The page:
• IEEE 802.11h - Spectrum Managed 802.11a (5 GHz) for European compatibility (2004)
  • IEEE 802.11i - Enhanced security (2004)
  • IEEE 802.11j - Extensions for Japan (2004)
  • IEEE 802.11-2007 - A new release of the standard that includes amendments a, b, d, e, g, h, i & j. (July 2007)
  • IEEE 802.11k - Radio resource measurement enhancements (proposed - 2007?)
  • IEEE 802.11l - (reserved and will not be used)
  • IEEE 802.11m - Maintenance of the standard. Recent edits became 802.11-2007. (ongoing)
  • IEEE 802.11n - Higher throughput improvements using MIMO (multiple input, multiple output antennas) (September 2008)
  • IEEE 802.11o - (reserved and will not be used)
  • IEEE 802.11p - WAVE - Wireless Access for the Vehicular Environment (such as ambulances and passenger cars) (working - 2009?)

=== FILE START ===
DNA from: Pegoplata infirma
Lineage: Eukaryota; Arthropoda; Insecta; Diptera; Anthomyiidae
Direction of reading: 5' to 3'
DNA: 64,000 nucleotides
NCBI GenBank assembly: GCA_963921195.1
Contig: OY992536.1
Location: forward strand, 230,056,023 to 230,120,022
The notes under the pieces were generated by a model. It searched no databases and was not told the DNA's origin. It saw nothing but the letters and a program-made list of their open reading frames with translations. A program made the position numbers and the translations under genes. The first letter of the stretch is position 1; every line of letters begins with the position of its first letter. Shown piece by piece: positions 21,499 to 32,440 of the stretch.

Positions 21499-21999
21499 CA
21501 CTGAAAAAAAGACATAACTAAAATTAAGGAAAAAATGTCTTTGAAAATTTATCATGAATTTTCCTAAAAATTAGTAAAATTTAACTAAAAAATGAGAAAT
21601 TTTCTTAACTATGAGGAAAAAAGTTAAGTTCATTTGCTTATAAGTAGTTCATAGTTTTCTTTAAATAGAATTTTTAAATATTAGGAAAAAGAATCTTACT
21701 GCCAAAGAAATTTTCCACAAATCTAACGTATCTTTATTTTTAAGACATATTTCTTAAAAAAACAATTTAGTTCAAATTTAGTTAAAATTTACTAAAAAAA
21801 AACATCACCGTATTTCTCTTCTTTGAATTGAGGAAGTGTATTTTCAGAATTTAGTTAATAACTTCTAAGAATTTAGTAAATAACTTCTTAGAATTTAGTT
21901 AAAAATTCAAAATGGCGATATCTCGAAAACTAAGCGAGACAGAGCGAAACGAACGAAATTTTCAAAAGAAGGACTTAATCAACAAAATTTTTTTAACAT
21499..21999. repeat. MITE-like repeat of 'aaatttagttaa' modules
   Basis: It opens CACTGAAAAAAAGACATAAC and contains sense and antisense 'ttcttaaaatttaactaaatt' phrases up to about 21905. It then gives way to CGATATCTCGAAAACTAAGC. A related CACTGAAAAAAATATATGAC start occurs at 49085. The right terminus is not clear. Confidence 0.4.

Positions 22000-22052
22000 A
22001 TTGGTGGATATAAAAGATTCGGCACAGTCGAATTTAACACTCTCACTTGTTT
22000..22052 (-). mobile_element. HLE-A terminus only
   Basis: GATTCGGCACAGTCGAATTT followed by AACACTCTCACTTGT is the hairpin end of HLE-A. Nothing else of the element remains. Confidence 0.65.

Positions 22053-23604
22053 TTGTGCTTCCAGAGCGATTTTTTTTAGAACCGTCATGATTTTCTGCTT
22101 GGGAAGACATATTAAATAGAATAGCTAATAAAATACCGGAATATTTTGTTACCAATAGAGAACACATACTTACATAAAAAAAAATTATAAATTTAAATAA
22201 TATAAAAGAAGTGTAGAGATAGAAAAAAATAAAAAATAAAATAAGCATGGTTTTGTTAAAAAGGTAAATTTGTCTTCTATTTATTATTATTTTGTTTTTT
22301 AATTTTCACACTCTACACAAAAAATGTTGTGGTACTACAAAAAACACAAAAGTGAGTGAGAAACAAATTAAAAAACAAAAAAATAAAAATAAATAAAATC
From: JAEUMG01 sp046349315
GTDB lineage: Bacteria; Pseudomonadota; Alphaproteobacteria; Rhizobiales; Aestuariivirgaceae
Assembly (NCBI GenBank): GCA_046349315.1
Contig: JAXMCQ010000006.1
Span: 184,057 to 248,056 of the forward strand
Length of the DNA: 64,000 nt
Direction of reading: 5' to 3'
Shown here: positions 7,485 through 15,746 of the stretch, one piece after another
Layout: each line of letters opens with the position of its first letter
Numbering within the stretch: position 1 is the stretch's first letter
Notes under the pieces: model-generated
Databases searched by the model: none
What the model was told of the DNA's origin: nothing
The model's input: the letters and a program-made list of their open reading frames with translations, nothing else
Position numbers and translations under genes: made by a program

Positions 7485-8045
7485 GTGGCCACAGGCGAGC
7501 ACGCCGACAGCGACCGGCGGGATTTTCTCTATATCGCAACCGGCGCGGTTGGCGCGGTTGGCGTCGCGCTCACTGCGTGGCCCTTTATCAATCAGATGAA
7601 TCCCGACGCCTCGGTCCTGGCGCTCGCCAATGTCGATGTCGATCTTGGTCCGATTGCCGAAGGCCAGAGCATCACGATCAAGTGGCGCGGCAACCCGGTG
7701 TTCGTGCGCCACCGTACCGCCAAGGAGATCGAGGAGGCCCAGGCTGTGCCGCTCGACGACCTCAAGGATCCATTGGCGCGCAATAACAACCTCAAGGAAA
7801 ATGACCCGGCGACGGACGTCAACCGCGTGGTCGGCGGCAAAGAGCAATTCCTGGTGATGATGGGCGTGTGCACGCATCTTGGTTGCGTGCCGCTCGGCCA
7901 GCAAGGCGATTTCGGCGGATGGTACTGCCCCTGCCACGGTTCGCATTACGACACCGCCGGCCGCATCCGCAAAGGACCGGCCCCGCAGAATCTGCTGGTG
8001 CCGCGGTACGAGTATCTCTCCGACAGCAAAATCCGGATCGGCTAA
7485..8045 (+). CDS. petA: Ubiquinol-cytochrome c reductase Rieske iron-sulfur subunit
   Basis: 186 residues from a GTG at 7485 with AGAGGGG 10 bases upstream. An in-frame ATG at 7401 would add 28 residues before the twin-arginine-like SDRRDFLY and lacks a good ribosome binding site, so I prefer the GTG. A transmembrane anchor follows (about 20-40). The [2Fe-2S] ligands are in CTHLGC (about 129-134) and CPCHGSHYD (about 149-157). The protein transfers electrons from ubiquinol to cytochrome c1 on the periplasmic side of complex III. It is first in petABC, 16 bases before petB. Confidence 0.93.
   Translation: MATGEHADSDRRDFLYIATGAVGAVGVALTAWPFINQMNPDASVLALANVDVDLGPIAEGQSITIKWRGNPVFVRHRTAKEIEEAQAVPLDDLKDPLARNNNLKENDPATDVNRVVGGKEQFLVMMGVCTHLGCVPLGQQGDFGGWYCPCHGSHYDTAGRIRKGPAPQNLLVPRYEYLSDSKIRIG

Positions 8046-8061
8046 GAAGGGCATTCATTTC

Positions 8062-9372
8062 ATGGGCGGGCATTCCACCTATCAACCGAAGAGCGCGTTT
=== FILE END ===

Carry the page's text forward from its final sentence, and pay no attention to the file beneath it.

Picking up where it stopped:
• IEEE 802.11q - (reserved and will not be used, can be confused with 802.1Q VLAN trunking)
  • IEEE 802.11r - Fast roaming Working "Task Group r" - 2007?
  • IEEE 802.11s - ESS Extended Service Set Mesh Networking (working - 2008?)
  • IEEE 802.11T - Wireless Performance Prediction (WPP) - test methods and metrics Recommendation (working - 2008?)
  • IEEE 802.11u - Interworking with non-802 networks (for example, cellular) (proposal evaluation - ?)
  • IEEE 802.11v - Wireless network management (early proposal stages - ?)
  • IEEE 802.11w - Protected Management Frames (early proposal stages - 2008?)
  • IEEE 802.11x - (reserved and will not be used, can be confused with 802.1x Network Access Control)
  • IEEE 802.11y - 3650-3700 MHz Operation in the U.S. (March 2008?)
  • IEEE 802.11z - Extensions to Direct Link Setup (DLS) (Aug. 2007 - Dec. 2011)

There is no standard or task group named "802.11x". Rather, this term is used informally to denote any current or future 802.11 amendment, in cases where further precision is not necessary. (The IEEE 802.1x standard for port-based network access control is often mistakenly called "802.11x" when used in the context of wireless networks.)